Lambert and Frisch draw our attention to the fact that there are increasingly better and more cost-efficient – if not free – digital tools available for content mapping purposes, such as creating indexes for documentary collections and that some are for recreational purposes, while others are intended for experts.(1) When a platform like Pinterest is used recreationally to catalogue product purchases, inspirational images and recipes, be not mistaken, sales professionals pay close attention.(2) Marketers(3) and media publishers (4) utilize Pinterest to hyperlink product images or links to articles (5) while it provides meta data to corporations that are constantly accessing and leveraging information about prospective clients.
Being personally involved in the contemporary arts, I have had interactions with professional curators on a regular basis over the years. I therefore completely sympathize with Peter Morin’s position on the outright misuse and oversimplication of the terms “curator”, “curated by” and “curating” in online literature. He objects to the reductionist use of the term to casually describe the act of online scrapbooking, an embodiment of commodity fetishism that benefits no one but the retailers (6). I have a similar quarrel with the hijacking of the term “artisan” by the fast/processed food industries (7).
At times I feel a certain “uneasiness,” which turns into laughter, when I inadvertently come across some Pinterest boards of friends or former colleagues, and a certain pleasure when I create my own classification systems. I borrow the term “uneasiness” from Michel Foucault’s seminal preface to The Order of Things: An Archaeology of the Human Sciences, because it points to the physiological/emotional reaction that one may have when coming across or creating taxonomies.(8) As a long-term collector of many different types of objects, I have organized a number of my collections in a fairly compulsive manner (books, postcards, etc.) and attest that there is something of that kind of reaction that effectively takes place. Taxonomies trigger a physical response, and Foucault’s preface reminded me that they have an effect on the reader. The analysis of Foucault’s text by Michael Duszat of Humboldt University of Berlin also makes important observations to this effect, in particular with respect to heterogeneous enumerations:
“One of the powerful effects that heterogeneous enumeration can have: it provokes substantial self-reflection, which, in an almost educational sense, can produce a disturbing but also immensely rewarding reading experience.” (Duszat, 2012, p. 203) (9)
“Heterogeneous enumeration becomes visible as a powerful literary device that can be employed to raise critical questions about many of our present concerns about the production and representation of knowledge and meaning, questions about rationality, order, and the power of writing.” (Duszat, 2012, p. 214) (10)
There is also something ultimately existential about list-making, as Georges Perec splendidly noted in Thoughts of Sorts.(11) Perhaps the appeal and popularity of Pinterest can be explained in part by the type of aesthetic gratification it brings its users (content creators) and readers, voluntary or accidental. The question however remains how many of its users will take advantage of this experience to engage in independent and reflective thinking about their own list-making practice and whom it truly benefits?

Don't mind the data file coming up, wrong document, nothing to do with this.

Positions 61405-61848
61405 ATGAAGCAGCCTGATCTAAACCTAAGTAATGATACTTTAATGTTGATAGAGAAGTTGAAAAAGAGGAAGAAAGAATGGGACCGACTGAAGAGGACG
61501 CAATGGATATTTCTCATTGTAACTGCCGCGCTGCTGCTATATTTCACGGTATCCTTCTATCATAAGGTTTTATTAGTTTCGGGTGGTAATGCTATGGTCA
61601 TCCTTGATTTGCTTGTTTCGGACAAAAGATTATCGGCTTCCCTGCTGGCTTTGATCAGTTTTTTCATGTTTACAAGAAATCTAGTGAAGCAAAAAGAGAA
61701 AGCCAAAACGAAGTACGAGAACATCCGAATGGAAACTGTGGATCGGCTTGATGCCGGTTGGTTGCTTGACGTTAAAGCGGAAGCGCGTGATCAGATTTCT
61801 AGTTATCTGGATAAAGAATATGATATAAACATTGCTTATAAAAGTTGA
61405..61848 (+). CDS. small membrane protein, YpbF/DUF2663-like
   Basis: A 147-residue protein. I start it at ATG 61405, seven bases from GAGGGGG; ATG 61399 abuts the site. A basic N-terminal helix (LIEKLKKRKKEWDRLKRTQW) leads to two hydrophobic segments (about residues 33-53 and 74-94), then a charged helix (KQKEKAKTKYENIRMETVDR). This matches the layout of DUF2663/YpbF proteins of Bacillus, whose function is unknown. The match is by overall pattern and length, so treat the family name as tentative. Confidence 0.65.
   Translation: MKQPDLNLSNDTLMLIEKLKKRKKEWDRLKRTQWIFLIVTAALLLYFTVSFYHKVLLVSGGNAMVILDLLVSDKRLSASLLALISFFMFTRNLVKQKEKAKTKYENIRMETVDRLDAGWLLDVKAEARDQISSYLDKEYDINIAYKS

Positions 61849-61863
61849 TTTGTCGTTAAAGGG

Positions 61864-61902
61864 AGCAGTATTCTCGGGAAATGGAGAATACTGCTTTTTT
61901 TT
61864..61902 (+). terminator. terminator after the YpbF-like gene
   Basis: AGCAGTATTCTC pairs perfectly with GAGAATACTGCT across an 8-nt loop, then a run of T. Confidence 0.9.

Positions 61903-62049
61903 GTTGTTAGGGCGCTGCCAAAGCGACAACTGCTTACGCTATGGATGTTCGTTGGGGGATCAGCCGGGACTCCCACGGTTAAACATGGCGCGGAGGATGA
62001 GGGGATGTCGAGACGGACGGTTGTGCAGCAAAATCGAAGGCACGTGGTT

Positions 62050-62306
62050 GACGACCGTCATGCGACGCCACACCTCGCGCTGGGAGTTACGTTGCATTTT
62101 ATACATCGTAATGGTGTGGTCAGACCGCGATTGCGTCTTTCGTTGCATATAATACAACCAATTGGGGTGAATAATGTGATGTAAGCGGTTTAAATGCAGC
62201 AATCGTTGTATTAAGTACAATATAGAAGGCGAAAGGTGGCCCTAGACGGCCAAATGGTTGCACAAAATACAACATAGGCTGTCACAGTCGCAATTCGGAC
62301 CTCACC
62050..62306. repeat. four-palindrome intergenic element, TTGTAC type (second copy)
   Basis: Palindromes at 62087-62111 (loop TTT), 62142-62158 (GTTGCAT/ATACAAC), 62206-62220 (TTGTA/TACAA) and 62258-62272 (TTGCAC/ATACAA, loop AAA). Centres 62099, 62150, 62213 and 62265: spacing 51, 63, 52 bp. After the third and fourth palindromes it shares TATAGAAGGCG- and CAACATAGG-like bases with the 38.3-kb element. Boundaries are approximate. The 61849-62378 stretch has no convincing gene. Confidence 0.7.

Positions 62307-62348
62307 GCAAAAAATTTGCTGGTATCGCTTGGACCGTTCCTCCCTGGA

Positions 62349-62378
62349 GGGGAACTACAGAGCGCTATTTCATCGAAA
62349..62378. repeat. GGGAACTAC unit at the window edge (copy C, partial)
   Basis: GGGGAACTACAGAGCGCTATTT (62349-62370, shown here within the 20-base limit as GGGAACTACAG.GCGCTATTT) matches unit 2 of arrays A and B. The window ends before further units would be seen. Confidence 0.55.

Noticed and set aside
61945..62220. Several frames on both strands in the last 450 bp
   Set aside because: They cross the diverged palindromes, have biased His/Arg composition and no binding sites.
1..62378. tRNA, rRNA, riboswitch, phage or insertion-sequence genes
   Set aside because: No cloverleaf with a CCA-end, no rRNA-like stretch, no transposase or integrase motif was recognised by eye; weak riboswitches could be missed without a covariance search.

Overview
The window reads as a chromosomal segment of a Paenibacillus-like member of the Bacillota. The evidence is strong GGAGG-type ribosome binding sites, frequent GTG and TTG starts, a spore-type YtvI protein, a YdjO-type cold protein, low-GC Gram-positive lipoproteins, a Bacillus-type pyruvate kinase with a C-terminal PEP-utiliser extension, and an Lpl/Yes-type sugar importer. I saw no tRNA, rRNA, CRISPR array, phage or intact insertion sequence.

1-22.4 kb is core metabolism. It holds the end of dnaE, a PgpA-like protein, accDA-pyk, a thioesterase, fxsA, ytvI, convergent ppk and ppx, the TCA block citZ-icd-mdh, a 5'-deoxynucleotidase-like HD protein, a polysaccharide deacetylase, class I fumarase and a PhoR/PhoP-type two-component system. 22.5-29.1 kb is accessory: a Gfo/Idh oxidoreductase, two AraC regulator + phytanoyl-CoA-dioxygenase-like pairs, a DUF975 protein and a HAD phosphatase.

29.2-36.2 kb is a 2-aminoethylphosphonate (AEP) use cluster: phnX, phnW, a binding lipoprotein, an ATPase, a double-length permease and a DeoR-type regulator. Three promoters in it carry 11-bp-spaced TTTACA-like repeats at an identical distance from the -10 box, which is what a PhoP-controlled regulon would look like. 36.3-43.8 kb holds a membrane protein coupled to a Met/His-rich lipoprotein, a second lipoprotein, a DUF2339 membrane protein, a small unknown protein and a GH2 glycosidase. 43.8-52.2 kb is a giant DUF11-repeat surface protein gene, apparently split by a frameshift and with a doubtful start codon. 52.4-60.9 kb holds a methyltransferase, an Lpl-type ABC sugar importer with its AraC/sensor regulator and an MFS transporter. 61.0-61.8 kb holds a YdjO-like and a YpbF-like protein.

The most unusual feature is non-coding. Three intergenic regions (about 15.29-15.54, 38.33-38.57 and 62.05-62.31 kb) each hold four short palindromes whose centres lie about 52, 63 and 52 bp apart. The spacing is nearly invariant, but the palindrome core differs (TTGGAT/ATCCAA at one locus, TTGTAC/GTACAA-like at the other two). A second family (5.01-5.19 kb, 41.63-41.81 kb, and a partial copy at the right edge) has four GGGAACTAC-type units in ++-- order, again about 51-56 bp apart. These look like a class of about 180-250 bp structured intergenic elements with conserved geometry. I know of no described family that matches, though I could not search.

(1) Lambert, D. & Frisch, M. (2013). “Digital Curation through Information Cartography: A Commentary on Oral History in the Digital Age from a Content Management Point of View,” Oral History Review, (1), 135.
(2) Constine, J. (Feb. 2016). Image Recognition Invades Shopping As Curalate Raises $27.5M”, Retrieved from: http://techcrunch.com/2016/02/02/profiting-from-pretty-pictures/
(3) Hurley Hall, S. (Oct. 2014). How Successful Marketers Use Pinterest to Drive Conversations (And How You can Too), Retrieved from: http://unbounce.com/social-media/how-successful-marketers-use-pinterest-to-drive-conversions/
(4) Perez, S. (Sept. 2013). “Pinterest Appeals To Publishers With New Article Pins, Pushes To Become A Bookmarking & “Read It Later” Service, Tech Crunch, Retrieved from: http://techcrunch.com/2013/09/24/pinterest-ariticle-pins/
(6) Morin, P. (Oct. 2011). An Open Letter to Everyone Using the Word ‘Curate’ Incorrectly on the Internet. Retrieved from http://aboriginalcuratorinresidence.blogspot.ca/2012/05/httphermitagemuseumwordpresscom20111004.html
(7) Polis. C. (Oct. 2011). When 'Artisan' Means 'Industrial': How One Word's Definition Has Been Overused And Abused, Retrieved from: http://www.huffingtonpost.com/2011/10/25/when-artisan-means-industrial_n_1031004.html
(8) Foucault, M. (2005) The Order of Things , Preface, p. xx, Retrieved from: http://beautifuldata.metalab.harvard.edu/wp-content/uploads/2014/08/Foucault_The-Order-of-Things.pdf
(9) Duszat, M. (2012), Foucault’s Laughter: Enumeration, Rewriting, and the Construction of the Essayist in Borges’s ‘‘The analytical language of John Wilkins’’, Orbis Litterarum 67:3 193–218
(11) Perec, G. (2009). “Thoughts of Sorts”, translated by David Bellos.